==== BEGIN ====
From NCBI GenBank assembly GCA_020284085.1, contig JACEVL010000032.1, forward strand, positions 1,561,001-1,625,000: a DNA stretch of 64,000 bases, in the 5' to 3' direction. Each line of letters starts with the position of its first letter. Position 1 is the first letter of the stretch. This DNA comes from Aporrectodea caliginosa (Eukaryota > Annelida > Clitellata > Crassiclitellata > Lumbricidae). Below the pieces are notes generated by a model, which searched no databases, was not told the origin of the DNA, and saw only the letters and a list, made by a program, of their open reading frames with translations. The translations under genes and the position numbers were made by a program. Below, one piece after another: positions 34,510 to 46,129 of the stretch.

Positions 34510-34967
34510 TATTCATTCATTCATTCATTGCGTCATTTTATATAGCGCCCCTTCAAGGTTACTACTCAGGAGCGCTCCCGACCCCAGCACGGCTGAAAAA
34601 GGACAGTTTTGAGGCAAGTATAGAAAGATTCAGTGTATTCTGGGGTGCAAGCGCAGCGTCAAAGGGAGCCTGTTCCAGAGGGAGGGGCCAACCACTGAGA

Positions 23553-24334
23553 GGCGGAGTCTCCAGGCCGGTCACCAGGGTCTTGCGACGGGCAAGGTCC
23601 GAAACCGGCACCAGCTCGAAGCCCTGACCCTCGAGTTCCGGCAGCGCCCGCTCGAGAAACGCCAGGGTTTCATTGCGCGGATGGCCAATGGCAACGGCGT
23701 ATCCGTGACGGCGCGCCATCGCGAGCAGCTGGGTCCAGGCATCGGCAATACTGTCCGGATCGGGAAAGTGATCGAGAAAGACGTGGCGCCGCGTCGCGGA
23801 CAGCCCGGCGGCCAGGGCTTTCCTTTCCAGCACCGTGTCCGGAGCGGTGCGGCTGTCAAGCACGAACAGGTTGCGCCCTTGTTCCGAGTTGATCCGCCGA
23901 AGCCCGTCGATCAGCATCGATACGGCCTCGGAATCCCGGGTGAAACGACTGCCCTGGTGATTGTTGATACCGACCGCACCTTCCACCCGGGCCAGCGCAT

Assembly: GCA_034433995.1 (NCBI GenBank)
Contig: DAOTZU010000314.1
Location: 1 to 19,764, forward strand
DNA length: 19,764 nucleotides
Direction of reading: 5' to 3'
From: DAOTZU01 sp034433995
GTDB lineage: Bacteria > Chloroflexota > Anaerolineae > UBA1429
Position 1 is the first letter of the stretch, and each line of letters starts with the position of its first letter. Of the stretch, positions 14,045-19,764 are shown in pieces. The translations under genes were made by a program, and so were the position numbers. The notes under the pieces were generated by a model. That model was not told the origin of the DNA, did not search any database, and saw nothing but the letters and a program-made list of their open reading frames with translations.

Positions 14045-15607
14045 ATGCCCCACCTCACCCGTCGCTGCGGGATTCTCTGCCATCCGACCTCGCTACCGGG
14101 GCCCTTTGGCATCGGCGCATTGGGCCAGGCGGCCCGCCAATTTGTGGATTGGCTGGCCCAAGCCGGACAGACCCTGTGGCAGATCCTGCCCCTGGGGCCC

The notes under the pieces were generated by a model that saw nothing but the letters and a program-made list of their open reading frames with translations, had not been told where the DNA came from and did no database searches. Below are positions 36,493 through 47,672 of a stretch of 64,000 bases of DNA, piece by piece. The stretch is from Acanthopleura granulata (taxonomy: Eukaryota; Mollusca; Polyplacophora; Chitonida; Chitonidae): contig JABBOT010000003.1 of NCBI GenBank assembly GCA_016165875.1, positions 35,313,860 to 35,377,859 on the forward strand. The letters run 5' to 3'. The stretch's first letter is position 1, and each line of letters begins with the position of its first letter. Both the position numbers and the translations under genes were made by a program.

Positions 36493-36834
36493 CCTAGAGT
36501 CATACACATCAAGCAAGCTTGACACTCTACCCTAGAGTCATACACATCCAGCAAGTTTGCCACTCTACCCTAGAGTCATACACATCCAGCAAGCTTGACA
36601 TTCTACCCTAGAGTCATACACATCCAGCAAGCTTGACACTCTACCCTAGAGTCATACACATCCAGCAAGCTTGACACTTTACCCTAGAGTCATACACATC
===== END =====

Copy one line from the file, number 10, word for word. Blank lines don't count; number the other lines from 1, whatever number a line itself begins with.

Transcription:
23901 AGCCCGTCGATCAGCATCGATACGGCCTCGGAATCCCGGGTGAAACGACTGCCCTGGTGATTGTTGATACCGACCGCACCTTCCACCCGGGCCAGCGCAT